surfing 10,287 tons, and manned by 904 seamen; and the whole value for that year was 214,1411. The SAINTES MARIEGALANTE year, since which time it has been in the possession of the latter.
population, in 1805, amounted to 10,750, of whom 1000 were whites, 250 free people of colour, and
9500 slaves. Consists of three small islands, situated between Gaudaloupe and Mariegalante. was discovered by Columbus in 1493, and settled by the French about 1647. It was twice taken

by the Dutch, and by the English in 1691 and 1759, and has generally followed the fate of Guadaloupe.
REDONDO A N MAR IE ALA T Was discovered by Columbus, in 1493, but remained in the possession of its native Indians for up-
ED N 0DESEADA AND MARIEGALANTE wards of 140 years before any European attempted a settlement upon it. At length, in 1635, a party
s n uninhabited rock situated nine mile N W ofMontserrat e' E of of French established themselves on the island. During the first years, they experienced great cala-
Are dependencies of Guadaloupe. Deseada is 10 miles long, and 5 broad. It lies 12 miles N. E. of DESEADA mitiesfrom want of provisions, and hostilities with the natives. When these difficulties had been sur-
GUADALOUPE Point Chateau, the eastern extremity of Guadaloupe, and contains about 900 inhabitants. Mariegalante mounted, they found themselves exposed to the visits of bands of pirates, who levied contributions,
is of a circular form, 14 miles in diameter. It lies 15 miles S. of Guadaloupe, is very fertile in sugar, modern date, though the island was discovered by Columbus in his second voyage. It and to the hardly less profligate expeditions of the English. The colony, however, gradually acquired
Is situated 40 miles S. by E. of Antiga, and consists really of two islands nearly equal in size, divi coffee, cotton, &c. and contained, in 1788, 12,385 inhabitants, of whom 1938 were whites, 226 free peo. has genera colony of modern date of Guadaloupe; island was, like that colony, is now in the possessiond voyage. It and to the hardly less profligate expeditions of the English. The colony, however, gradually acquired
ded by a short and narrow channel called the Salt river. That part of the island which lies N. E. of ple of colour, and 10,121 slaves, into the hands of the English, but at the peace of 1763 was restored oessto France. During the war of the
this channel is called Grande Terre, that on the S. W. Basse Terre. The channel which separates them DOMINICA Americagovernor from the other remanch isan th disturbed possess a annually in of the Freased. In 1794, a larger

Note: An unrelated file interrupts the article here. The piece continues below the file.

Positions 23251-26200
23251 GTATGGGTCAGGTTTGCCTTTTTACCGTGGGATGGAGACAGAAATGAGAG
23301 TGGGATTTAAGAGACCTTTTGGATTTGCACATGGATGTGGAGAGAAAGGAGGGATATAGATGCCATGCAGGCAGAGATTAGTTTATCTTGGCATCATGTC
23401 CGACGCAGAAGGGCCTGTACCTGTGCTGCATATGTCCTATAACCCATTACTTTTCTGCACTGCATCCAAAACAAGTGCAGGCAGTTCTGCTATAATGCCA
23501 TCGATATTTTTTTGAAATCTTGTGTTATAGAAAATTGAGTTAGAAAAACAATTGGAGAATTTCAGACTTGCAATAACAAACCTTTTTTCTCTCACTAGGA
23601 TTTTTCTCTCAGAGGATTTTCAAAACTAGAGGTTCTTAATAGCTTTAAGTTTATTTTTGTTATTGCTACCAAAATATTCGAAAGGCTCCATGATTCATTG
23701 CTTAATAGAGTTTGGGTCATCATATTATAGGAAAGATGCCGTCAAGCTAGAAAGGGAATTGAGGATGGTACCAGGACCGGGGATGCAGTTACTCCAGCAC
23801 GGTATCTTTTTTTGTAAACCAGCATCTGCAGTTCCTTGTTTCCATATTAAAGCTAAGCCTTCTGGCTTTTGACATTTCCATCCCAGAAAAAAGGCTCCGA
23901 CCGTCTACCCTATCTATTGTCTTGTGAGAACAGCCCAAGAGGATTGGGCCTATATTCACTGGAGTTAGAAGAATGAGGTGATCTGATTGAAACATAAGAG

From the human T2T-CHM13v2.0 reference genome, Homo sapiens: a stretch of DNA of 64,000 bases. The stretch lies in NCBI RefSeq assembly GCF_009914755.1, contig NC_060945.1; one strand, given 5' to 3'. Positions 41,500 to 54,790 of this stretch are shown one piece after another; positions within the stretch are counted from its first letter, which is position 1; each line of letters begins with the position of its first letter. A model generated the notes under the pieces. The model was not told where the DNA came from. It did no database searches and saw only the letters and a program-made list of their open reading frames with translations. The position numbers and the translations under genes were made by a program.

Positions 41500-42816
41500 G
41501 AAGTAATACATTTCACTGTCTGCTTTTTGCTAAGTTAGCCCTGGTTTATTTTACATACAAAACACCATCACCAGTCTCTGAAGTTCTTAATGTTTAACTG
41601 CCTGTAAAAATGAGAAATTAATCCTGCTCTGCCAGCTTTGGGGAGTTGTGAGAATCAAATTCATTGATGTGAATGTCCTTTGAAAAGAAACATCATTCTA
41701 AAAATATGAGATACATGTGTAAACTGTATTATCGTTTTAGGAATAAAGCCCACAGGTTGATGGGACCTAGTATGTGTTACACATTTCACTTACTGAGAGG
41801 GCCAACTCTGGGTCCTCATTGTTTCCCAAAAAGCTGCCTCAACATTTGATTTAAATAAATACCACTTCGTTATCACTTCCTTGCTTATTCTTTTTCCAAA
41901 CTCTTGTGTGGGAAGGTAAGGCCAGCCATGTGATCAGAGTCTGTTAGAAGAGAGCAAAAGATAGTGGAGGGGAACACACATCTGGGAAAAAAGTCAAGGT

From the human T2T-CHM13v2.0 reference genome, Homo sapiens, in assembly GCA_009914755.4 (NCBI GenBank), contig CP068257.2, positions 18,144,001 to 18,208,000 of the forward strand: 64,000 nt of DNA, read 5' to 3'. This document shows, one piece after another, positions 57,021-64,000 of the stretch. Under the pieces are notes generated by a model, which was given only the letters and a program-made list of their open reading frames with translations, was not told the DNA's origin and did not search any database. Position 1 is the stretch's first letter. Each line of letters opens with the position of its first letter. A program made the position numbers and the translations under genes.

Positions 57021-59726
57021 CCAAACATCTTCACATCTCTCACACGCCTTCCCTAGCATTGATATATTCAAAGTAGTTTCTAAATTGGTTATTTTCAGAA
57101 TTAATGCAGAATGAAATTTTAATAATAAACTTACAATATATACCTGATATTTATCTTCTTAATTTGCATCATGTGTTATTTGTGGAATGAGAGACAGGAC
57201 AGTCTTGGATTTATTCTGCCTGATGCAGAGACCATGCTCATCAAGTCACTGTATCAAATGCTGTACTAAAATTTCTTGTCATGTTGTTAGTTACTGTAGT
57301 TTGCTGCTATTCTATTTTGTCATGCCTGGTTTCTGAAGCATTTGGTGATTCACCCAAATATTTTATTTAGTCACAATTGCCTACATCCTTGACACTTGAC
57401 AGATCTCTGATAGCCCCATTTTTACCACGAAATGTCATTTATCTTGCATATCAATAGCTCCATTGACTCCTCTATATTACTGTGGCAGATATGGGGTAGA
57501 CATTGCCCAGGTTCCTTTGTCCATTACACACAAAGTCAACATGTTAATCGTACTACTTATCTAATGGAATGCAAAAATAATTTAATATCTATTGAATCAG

is more than six miles long, and in some places not more than 90 feet broad. It runs north an so DOMINICA English armament arrived in the West Indies, and compelled the small body of French troops in Guada-
and tchat oi te soutP eith t ul de Sac, Bnotd islinOs ofyte iland are ofvlcanllec ori, and co.er. Li 25 miles S. S. E. of Guadaloupe. It is 30 miles long, by 14 broad, and contains 186w436 acres, loupe to submit. A few months afterwards, an expedition from France again obtained possession of
ed with rugged mountains, particularly Basse Terre, in which the volcano La Souffriere, or the Brim- or 29i square miles. It has many high and rugged mountains, though it is interpersed with fertile discovered by Columbus, on Sunday, the 3d of November, 1493. the island, and forced the British troops to surrender. Great numbers on both sides perished with the
-stone Mountain, rises to a great height, and continually throws out thick black smoke mingled with allies, and watered by upwards of 30 rivers. Several of the mountains contain unextinguished Derives its nh e frof th avin bendcred b ty of Frenchmen made the first settlement here. By yellow fever, and the horrors of war were heightened by the aspeinty of party dissentions betweeit the
fire Basse Terre is much the most fertile part, being well supplied with water, which fails in Grand volcanoes. Coffee is the great object of agriculture. In favourable years the island has produced Aboutaththe bgienn shi of the natives, the colony advanced without impediment in strength. By republicans and the royalists. From this period, Guadaloupe remained in possession of the French,
Terre The reduce is the same with that-of the other West Iia islands In1810, the exports con- 3,000,0001bs. There are 200 coffee plantations, and 50 of sugar. The population, in 1805, consisted of ultivetiathofrienlds he nvs agreed that this island should remain neutral; but in1759, the En- until 1810, when it capitulated to a strong British force under general Beckwith. In 1812, Great
ssted of 12,7004371bs of sugar, 1,334,387gallons of rum and molasses,2,661,7261bs. of coffee, 12,2081bs. 1594 whites, 2822 people of colour, and 22,083 slaves; in all, 26,499. Charlottetown, formerly called li reafdin iplo, t possession of it, and it was confirmed to them at the peace of Britain ceded this island to Sweden, but no transfer of possession took place, and, on the conclusion of
of cotton, and 2162lbs. cacao.- The population, in 1755, was 50.783; in 1767, 114,050 ; in 1812, accord- Roseau, the capital, is in the S. W. part of the island, and contained, i.n 17, an hoss, bsd s 63 In e78, it was captured by some French troops from Martinico, but was restored to the En- the war, in 1814, Sweden consented that the island should be restored to France, under the govern-
ing to a return made to the British House of Commons, 114,839. of whom 12,747 were whites, 94,328 cottages. The next largest town is Portsmouth, situated on the west side of the island, about 20 miles since remained in their possession ment of which power it now remains.
slaves, and 7764 free negroes. In 1823, according to Humboldt, 120,000, 100,000 of whom were slaves. N.W. of Charlottetown. li pwrinoreas